The organisations I mentioned provide lots of different types of support and know how to 'encourage' the elderly to take the support offered. They will have an understanding of your circumstances.
It took a couple of goes to get the 'right' person as my dad's befriender. He didn't like the chap who 'talked about football all the time' so I told them this. He really liked the woman who was interested enough in his stories to take him to the cathedral to see the book of remembrance he'd instigated...and then on for a cup of tea. She came to his funeral too and told me what a lovely man he was. My dad always liked the ladies! ;)
Thanks jenny, she isn't mobile on her own, refuses to use a frame ( we have two!) So I have to escourt her to thetoilet, she has a stick! When I go out she makes a big deal where are yiugoing? How long on and on, which as you've guessed puts such a strain on us, I will have to get tough. Although she knows her other child is not helping she doesn't want to understand how frustrated I feel, many thanks again
Thanks juggler that's very useful to know
Hi Littlewren
You situation has a lot of parallels with my own but thank goodness, my mum does not suffer from ASADS, nor does she actually live with me. So when she can't turn the TV onto the right channel I have to get in the car and drive the 5 mins to her place. Doesn't happen that often though.
I don't know anyone with your Mum's condition and from what I have read, it has only been acknowledged as a mental condition for adults relatively recently as it was presumed it was children who suffered. It is possibly caused by some childhood trauma. Anything you know of?
This is not your Mum's 'fault', she is ill, BUT it's not yours either and it is very hard on you and your husband. I admire you both for coping so far. There is some limited help out there I believe but not a lot. Is your Mum getting and help at all?
As I understand it, and my understanding is very limited and could well be wrong,, your Mum is terrified that if you leave her at all, you will never come back. Does she have panic attacks?
How does Mum feel if one of you, either yourself or your husband, goes out of sight for a short time? Does she tolerate the absence of one if the other is present? If so, for the sake of your mutual 'sanity'. maybe for the time being you and your husband could 'escape' on your own. An afternoon, an evening etc?
A sitter. Is it worth employing a sitter, or a volunteer from a local be-frienders' group and remaining in the house while Mum gets used to her.? Gradually increase the time you are absent from the room, visit by visit, 'in the garden' or 'popping out to the newsagents', so that Mum gets used to the person sitting and you being absent for a while and returning. I think it should be the same person every time, even if it's not every week and someone Mum likes while you are there. She won't like anyone if you immediately disappear when they arrive. It might take a few tries before you find someone who Mum really gets on with. It could build into a real time out for you and your husband. Slow process though.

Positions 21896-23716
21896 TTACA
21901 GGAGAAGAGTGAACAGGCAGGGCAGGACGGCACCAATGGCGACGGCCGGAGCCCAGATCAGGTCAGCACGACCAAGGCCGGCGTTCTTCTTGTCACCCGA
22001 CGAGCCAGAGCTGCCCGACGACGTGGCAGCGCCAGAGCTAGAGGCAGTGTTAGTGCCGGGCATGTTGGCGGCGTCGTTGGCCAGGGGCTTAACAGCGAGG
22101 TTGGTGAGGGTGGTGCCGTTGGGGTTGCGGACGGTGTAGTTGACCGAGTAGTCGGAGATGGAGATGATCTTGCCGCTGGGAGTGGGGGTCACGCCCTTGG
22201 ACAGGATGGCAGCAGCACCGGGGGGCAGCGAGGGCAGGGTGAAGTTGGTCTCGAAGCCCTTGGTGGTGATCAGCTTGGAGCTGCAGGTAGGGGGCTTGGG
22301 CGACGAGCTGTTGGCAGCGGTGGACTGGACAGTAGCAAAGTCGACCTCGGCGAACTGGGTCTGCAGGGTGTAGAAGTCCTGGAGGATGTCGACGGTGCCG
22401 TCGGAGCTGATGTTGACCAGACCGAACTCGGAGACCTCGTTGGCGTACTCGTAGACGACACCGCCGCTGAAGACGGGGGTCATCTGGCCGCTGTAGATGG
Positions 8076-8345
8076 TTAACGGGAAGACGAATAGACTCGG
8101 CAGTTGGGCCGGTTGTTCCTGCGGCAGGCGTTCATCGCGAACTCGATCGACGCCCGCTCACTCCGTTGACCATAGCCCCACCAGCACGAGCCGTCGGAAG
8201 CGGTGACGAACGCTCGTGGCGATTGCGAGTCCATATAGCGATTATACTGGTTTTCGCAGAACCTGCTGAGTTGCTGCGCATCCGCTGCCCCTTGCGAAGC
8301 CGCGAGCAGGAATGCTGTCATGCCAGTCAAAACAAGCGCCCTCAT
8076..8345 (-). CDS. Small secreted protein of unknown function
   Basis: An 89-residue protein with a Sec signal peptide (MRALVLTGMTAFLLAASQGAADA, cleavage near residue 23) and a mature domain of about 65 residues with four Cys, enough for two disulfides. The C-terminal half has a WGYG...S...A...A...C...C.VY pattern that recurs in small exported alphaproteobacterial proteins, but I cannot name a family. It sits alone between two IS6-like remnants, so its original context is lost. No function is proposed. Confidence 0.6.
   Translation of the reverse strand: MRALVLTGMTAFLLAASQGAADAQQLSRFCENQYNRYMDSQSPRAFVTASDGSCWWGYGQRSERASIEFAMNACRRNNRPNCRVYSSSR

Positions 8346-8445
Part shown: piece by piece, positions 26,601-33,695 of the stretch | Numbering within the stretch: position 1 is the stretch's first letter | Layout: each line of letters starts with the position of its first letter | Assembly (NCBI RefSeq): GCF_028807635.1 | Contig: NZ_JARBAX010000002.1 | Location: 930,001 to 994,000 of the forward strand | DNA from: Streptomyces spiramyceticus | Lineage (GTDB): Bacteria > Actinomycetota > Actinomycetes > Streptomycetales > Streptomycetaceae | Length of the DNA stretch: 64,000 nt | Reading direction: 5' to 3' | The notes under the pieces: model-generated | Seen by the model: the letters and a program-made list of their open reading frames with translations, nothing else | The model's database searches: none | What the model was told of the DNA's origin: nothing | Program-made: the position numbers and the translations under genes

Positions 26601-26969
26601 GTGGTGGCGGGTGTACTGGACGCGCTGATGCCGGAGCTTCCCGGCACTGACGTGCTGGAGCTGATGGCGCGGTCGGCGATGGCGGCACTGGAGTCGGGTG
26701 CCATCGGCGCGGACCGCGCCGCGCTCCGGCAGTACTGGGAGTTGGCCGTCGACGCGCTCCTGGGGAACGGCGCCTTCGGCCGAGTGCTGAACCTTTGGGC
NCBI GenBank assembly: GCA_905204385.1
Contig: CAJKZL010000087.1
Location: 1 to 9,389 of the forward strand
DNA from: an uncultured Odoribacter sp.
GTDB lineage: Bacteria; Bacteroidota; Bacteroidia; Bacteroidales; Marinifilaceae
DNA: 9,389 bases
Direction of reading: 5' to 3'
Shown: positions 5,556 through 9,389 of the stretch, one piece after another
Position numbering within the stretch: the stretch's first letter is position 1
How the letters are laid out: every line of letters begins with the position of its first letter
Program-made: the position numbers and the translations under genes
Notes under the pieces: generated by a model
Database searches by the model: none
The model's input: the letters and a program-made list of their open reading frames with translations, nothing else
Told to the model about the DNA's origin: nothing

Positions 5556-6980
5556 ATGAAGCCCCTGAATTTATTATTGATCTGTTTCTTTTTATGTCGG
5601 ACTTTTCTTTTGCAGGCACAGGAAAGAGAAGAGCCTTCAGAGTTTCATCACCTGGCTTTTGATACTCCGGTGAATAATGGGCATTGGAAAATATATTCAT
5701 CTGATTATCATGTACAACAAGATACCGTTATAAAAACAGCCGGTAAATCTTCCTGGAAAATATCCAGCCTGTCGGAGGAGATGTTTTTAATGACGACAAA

You need to do some planning. Get some advice and help from the experts if you haven't already. It could be years. My Mum is 99.
Elaine
Oh dear, call me a cynical, callous witch, or call me just pig ignorant, but I'm not convinced about the 'reality' of separation anxiety as an actual real live full on full blown mental disorder! (now shoot me down in flames!)

I think it could simply be a habit that can be exacerbated by 'indulging' or diminished by (careful and compassionate!) weaning off with 'firm love'. But there you go, who am I to know the difference? Loads more people here than I have far, far more experience of MH issues (and my own is severely influenced by having grown up with an emotionally volatile probably-bp, definitely paranoid schizophrenic - spies were a permanent feature of our childhood! - mother, and doubltess that has made me very 'anti-MH' alas!).

Probably best, really, to get advice from MH psychs via your mum's GP as how best to manage this condition so it doesn't worsen, or continue to stifle your attempts to have any life of your own.

That said, I completely agree with Elain'es suggested strategy of 'little by little' and overlapping handover. Seems eminently sensible!

There does seem to be an 'impasse' when it comes to toileting and mobility. Do you think your mum sees this as her 'trump card' ('You can't leave me, as I can't get to the loo on my own'!)???

The bottom line, however, is that you simply CANNOT live out the rest of her life 'hand-cuffed' to her. You can't. You must be able to 'break the chains' sufficiently to stop you going insane with it all. This doesn't mean abandoning her, it means training her to be sufficiently reassured that even if you 'go away' you always 'come back'.
Thanks Elaine and jenny, yes the sep anxiety is prob is not exactly over doing it, but its the nearest thing that I can explain what happens if you know what I mean, she knows she is like it and says she will try,for about 5 mins! Basically she is frightened that if anything happens to us, who would look after her,( nice!)if I say how confined we feel she says but I don't go out either! It's all about her, I do understand but she's had quite a few years weekends, holidays here and abroad, we can't even go out for the day. But again I know I have to be firmer but sometimes in a rut makes me feel fed up of trying. Thanks again to you all, and jenny I really would like to say you are brilliant with all the time ayou give and responses, even when you have been a lurker lol it really does help, much appreciated.